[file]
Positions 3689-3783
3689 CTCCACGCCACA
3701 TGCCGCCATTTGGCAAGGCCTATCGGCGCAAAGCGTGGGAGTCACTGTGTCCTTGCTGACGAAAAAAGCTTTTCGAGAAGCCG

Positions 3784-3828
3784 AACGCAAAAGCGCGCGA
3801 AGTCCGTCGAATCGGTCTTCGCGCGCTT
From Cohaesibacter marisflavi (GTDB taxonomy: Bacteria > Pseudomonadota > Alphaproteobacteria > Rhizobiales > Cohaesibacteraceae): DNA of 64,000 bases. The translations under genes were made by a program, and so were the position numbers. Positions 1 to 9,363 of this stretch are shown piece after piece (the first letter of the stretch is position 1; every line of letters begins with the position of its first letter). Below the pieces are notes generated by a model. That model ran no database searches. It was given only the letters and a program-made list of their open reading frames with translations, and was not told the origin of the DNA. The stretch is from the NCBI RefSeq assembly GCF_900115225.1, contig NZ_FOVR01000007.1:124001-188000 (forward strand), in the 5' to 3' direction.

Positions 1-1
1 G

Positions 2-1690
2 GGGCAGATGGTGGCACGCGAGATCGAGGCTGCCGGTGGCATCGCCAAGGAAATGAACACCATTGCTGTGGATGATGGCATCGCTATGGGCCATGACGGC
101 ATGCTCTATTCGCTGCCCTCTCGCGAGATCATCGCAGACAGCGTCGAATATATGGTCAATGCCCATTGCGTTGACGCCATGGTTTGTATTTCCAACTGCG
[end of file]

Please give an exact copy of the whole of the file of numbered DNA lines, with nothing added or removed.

Positions 3689-3783
3689 CTCCACGCCACA
3701 TGCCGCCATTTGGCAAGGCCTATCGGCGCAAAGCGTGGGAGTCACTGTGTCCTTGCTGACGAAAAAAGCTTTTCGAGAAGCCG

Positions 3784-3828
3784 AACGCAAAAGCGCGCGA
3801 AGTCCGTCGAATCGGTCTTCGCGCGCTT
From Cohaesibacter marisflavi (GTDB taxonomy: Bacteria > Pseudomonadota > Alphaproteobacteria > Rhizobiales > Cohaesibacteraceae): DNA of 64,000 bases. The translations under genes were made by a program, and so were the position numbers. Positions 1 to 9,363 of this stretch are shown piece after piece (the first letter of the stretch is position 1; every line of letters begins with the position of its first letter). Below the pieces are notes generated by a model. That model ran no database searches. It was given only the letters and a program-made list of their open reading frames with translations, and was not told the origin of the DNA. The stretch is from the NCBI RefSeq assembly GCF_900115225.1, contig NZ_FOVR01000007.1:124001-188000 (forward strand), in the 5' to 3' direction.

Positions 1-1
1 G

Positions 2-1690
2 GGGCAGATGGTGGCACGCGAGATCGAGGCTGCCGGTGGCATCGCCAAGGAAATGAACACCATTGCTGTGGATGATGGCATCGCTATGGGCCATGACGGC
101 ATGCTCTATTCGCTGCCCTCTCGCGAGATCATCGCAGACAGCGTCGAATATATGGTCAATGCCCATTGCGTTGACGCCATGGTTTGTATTTCCAACTGCG